The US Securities and Exchange Commission (SEC) has proposed new regulations that would require public companies to disclose “material cybersecurity incidents” within four business days. The goal of these amendments, the Commission stated, is to “enhance and standardize” cybersecurity incident reporting, risk management, and governance.
The full proposal, “Cybersecurity Risk Management, Strategy, Governance, and Incident Disclosure,” is available on the SEC’s website. It comes on the heels of several high-profile data breaches, like the costly and disruptive Colonial Pipeline incident, and growing concern around Russian retaliation to US sanctions has added to its relevance. In addition to “material incident” reporting requirements, it would also require subjected companies to report the details of their cyber risk assessment and management programs, business continuity and recovery plans, and more. These businesses will be on the hook to report whether they include cybersecurity risk in their business strategies and financial planning. Should it pass, the amendment will give shareholders a better view of the potential impact of cybersecurity events on their investments.
To fulfill these requirements, companies will need a streamlined and reliable way to translate their security posture into financial terms. Enter: Cyber Risk Quantification (CRQ). Translating cyber risk scenarios into something quantifiable is a challenge because risk is not concrete. And for CISOs, it’s not sustainable or savvy to rely on alarmist scare tactics to steer decision-making in the boardroom. CRQ bridges the gap between technical and business-speak, informing decision-makers on what kind of impact various risk scenarios could have. Risk quantification keeps non-technical business leaders engaged and continually informed about where to direct funds for maximum effect.
Some members of the SEC Commission have expressed disapproval of the amendment. Republican Commissioner Hester M. Peirce submitted a dissenting opinion, saying the proposal supersedes the SEC’s mission. “The Commission regulates companies’ disclosures; it does not regulate public companies’ activities. This proposal flirts with casting us as the Nation’s Cybersecurity Command Center – a role Congress didn’t give us,” she stated.
The official mission of the SEC is “to protect investors, maintain fair, orderly, and efficient markets, and facilitate capital formation,” and those who back the latest proposal understand the degree to which cybersecurity is intertwined with this mission. SEC Chair Gary Gensler expressed his support of the amendment because, in short, it will require companies to take cybersecurity measures that they should be doing already.
“Over the years, our disclosure regime has evolved to reflect evolving risks and investor needs,” said SEC Chair Gary Gensler. “Today, cybersecurity is an emerging risk with which public issuers increasingly must contend. Investors want to know more about how issuers are managing those growing risks. A lot of issuers already provide cybersecurity disclosure to investors. I think companies and investors alike would benefit if this information were required in a consistent, comparable, and decision-useful manner.”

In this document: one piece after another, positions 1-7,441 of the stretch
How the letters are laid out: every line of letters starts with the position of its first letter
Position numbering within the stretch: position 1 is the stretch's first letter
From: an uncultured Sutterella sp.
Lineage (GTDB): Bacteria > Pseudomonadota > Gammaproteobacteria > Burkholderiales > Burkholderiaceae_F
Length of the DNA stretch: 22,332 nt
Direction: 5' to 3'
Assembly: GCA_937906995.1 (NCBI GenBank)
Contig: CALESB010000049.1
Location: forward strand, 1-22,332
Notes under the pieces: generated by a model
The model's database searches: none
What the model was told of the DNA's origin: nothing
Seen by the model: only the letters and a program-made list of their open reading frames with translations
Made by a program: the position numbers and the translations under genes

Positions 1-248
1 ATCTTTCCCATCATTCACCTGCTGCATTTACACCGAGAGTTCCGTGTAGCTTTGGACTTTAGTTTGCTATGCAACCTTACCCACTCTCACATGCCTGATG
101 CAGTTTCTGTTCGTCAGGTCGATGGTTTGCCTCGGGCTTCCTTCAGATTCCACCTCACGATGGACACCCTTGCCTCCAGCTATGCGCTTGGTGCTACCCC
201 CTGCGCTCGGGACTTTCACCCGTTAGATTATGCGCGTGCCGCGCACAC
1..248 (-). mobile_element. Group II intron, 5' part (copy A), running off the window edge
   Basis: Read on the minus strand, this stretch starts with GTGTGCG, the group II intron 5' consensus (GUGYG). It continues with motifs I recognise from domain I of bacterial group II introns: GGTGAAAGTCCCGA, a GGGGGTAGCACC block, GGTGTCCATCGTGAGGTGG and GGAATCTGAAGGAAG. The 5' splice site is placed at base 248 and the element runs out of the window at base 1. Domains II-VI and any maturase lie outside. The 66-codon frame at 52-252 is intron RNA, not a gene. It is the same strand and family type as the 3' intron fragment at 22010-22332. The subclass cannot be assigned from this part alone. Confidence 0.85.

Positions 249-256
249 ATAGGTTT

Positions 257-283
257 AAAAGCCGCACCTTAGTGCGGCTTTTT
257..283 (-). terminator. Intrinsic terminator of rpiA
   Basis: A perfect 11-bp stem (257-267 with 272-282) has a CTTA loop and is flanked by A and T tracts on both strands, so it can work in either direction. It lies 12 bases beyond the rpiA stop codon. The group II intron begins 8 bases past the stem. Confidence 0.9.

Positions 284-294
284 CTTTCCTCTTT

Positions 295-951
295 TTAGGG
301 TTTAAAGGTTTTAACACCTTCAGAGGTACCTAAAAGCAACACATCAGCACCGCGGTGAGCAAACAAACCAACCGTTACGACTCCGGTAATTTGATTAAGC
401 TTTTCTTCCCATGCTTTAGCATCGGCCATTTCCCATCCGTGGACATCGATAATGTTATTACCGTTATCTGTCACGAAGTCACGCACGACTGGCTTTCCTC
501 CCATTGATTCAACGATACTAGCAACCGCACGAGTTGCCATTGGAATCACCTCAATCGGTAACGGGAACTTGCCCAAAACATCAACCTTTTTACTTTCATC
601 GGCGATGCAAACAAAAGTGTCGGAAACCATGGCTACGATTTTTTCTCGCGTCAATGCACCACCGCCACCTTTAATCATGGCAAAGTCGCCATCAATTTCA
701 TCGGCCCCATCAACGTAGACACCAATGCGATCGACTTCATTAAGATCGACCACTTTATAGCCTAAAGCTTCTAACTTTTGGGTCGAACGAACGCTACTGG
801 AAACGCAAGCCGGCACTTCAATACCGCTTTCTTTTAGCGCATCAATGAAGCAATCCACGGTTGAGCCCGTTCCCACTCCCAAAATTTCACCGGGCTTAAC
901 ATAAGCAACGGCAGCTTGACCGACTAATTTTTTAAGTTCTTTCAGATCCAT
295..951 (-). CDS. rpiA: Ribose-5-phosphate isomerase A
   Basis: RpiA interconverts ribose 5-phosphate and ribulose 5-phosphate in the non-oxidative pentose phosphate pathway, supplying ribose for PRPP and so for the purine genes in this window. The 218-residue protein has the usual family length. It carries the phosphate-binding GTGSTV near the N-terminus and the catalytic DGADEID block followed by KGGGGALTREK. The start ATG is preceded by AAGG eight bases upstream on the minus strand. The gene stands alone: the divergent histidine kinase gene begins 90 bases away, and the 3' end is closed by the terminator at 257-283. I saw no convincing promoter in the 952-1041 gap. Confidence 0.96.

While the SEC’s proposal does not explicitly reference CRQ, companies won’t be able to successfully meet requirements without it. In the past, many business leaders have pushed back on implementing CRQ because they don’t see the immediate ROI. However, after walking through an assessment using the Axio360 platform, the ROI of the assessment process becomes undeniable, and some business leaders who aren’t already leveraging CRQ tools like Axio360 might be surprised by what they find. Any decision-makers who are unhappy with the proposed new amendments don’t understand their risk environment. And if you don’t understand your risk environment, you’re in danger.
Axio can help
Shareholders rely on the Board to protect their investments, and a board member’s highest duty is to focus on financial performance and risk management to safeguard the sustainability of the business. If you’re a CISO or other cybersecurity professional, Axio360 can help you demonstrate the ROI that CRQ can provide for your business. It leverages CRQ by teasing out the most impactful risk scenarios specific to your company and drives cybersecurity spending to areas of highest importance while validating risk acceptance in less vital areas. With this information, it generates a report designed specifically for Board members to make strategic decisions.
To learn exactly how to help curate a more effective Board of Directors, you can check out our free and newly updated guide here, where we break down the proposed SEC amendments in greater detail and demonstrate a 1:1 mapping between the SEC’s new requirements and Axio’s reporting capabilities. We also spell out how Axio’s platform helps unravel risks “in plain English,” for senior officers to make the right decisions regarding cybersecurity policies and procedures, helping to secure the broader financial ecosystem.
The newly proposed SEC reporting rules would call for companies to disclose cybersecurity risks and incidents. That all but requires publicly traded companies to implement a CRQ program to fulfill those requirements. They must be able to outline the process by which the Board is informed about cybersecurity risks and the frequency of its discussions on this topic. Further, they must be able to demonstrate whether and how the Board or Board Committee considers cybersecurity risks as part of its business strategy, risk management, and financial oversight. At Axio, this is our specialty. Sign up for a demo today to see how we can help you meet the demands of an evolving regulatory landscape.
Originally published March 23, 2022, updated May 16, 2022.